The pretense, however is that you must prove your worthiness as Defender of the crown, not through sheer numbers, but rather by virtue of strategy – which is to say using less resources to greater result and I guess this may appeal to some who have exhausted the primary campaign.

So on to (what I deemed) the main course:

Orcs on the March

Crossworlds: Orcs on the March expansionAt first glance I was confused when I starter my new campaign with Orcs on the March because the opening cut-scene was identical to that of Armored Princess. In fact I tried starting it three times before I decided it wasn’t a glitch and moved on into the familiar opening, introductory dialogue with the King and everything else until I started to notice that everything was not quite the same as my familiar Armored Princess saves.

It seems that rather than be an expansion in the traditional sense, where the world is expanded and new quests are added, Orcs on the March is a sizable embellishment (afterthought?) of the former title. As if the devs thought – hey we missed an opportunity to make this into a more focused campaign setting with a well-defined threat.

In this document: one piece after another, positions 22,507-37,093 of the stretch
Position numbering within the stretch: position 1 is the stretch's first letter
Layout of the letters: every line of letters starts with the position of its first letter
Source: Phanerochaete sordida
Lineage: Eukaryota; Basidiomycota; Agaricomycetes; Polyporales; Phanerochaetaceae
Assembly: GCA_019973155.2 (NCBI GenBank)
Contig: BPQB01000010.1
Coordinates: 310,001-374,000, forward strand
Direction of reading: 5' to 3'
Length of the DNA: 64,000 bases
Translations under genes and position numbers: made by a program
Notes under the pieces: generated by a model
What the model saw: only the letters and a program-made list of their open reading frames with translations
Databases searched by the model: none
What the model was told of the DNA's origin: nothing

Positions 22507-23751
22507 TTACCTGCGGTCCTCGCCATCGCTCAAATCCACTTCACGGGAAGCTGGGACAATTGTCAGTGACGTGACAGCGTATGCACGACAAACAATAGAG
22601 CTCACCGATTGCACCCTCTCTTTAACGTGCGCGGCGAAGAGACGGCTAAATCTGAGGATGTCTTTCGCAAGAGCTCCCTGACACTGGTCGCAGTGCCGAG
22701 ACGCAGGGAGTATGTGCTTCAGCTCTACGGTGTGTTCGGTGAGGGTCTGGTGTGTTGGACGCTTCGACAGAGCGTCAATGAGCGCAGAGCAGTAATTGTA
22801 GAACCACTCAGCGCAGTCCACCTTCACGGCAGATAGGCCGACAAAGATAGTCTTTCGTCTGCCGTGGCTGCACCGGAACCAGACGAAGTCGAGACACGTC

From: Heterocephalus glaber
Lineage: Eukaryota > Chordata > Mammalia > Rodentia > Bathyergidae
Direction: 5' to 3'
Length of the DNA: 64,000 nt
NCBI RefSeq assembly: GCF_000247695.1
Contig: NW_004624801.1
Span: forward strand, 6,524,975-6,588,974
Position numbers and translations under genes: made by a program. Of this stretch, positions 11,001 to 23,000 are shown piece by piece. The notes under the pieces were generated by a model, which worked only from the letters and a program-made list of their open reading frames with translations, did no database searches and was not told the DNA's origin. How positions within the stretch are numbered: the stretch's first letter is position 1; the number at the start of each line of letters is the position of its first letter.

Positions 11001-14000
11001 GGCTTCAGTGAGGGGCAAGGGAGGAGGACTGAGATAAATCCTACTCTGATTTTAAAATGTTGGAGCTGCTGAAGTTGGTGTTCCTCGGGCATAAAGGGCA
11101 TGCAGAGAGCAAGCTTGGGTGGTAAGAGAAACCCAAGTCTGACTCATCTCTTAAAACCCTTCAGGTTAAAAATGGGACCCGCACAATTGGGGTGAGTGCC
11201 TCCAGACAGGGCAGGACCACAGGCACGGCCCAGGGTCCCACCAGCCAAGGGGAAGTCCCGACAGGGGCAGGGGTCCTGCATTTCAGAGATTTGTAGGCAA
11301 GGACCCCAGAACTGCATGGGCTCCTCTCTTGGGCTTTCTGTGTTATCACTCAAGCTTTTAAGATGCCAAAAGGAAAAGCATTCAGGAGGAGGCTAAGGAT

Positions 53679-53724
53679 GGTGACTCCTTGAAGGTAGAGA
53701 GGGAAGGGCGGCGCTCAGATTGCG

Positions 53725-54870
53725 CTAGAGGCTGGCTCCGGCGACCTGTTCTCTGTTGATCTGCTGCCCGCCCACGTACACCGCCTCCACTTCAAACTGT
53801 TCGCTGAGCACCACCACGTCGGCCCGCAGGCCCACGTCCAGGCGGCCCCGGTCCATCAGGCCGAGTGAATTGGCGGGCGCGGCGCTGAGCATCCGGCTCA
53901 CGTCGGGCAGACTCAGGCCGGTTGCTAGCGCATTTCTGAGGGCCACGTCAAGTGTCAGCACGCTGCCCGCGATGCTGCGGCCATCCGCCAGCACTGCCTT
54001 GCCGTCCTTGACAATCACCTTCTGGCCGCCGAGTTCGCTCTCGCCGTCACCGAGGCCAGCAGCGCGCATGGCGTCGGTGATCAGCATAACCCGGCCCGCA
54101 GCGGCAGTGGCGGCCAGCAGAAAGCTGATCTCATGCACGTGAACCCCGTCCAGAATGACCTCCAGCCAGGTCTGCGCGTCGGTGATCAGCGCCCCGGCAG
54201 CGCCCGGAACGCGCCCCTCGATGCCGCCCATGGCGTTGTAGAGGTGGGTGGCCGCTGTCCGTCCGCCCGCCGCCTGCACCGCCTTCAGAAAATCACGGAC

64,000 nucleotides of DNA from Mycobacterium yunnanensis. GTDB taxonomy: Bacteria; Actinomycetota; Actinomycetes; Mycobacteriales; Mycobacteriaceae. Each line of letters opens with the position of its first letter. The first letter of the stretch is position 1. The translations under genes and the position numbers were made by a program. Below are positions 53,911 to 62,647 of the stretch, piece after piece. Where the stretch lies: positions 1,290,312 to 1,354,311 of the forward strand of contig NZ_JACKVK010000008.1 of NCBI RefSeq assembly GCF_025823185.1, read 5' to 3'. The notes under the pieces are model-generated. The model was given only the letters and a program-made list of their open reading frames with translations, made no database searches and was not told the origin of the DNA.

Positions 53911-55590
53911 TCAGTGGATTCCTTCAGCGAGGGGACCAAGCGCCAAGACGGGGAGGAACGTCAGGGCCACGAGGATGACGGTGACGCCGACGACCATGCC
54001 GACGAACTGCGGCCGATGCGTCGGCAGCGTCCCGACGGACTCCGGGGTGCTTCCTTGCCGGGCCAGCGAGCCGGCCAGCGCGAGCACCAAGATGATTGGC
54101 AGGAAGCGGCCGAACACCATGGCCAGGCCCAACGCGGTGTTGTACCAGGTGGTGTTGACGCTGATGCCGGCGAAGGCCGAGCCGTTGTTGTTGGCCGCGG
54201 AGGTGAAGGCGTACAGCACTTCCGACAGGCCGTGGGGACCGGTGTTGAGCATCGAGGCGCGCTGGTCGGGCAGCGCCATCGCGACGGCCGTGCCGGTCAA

In fact in the package, 1C has included the original Armored Princess game, perhaps for the sake of comparison, nostalgia, value or all of the above.

Nonetheless, I almost wish I had started this game with Orcs on the March to begin with, because essentially I was starting the whole thing over again,

On the other hand that is almost like saying I wish I had seen the digitally embellished version of Star Wars first rather than the original. OK, fine, I’ll roll with it.

The most obvious change is the abundance of consistently goblin-themed encounters. Now, rather than just fight assorted packs of random monsters, there is a sense that the goblins and their armies are the Dark Side, thus creating a greater “sense of purpose” in the game. Whether or not this makes the game more compelling is questionable since it homogenizes the baddies, but it does reduce the sense of grinding for grinding’s sake, and the goblin avatars are, as should be expected, delightfully rendered, with lots of personality.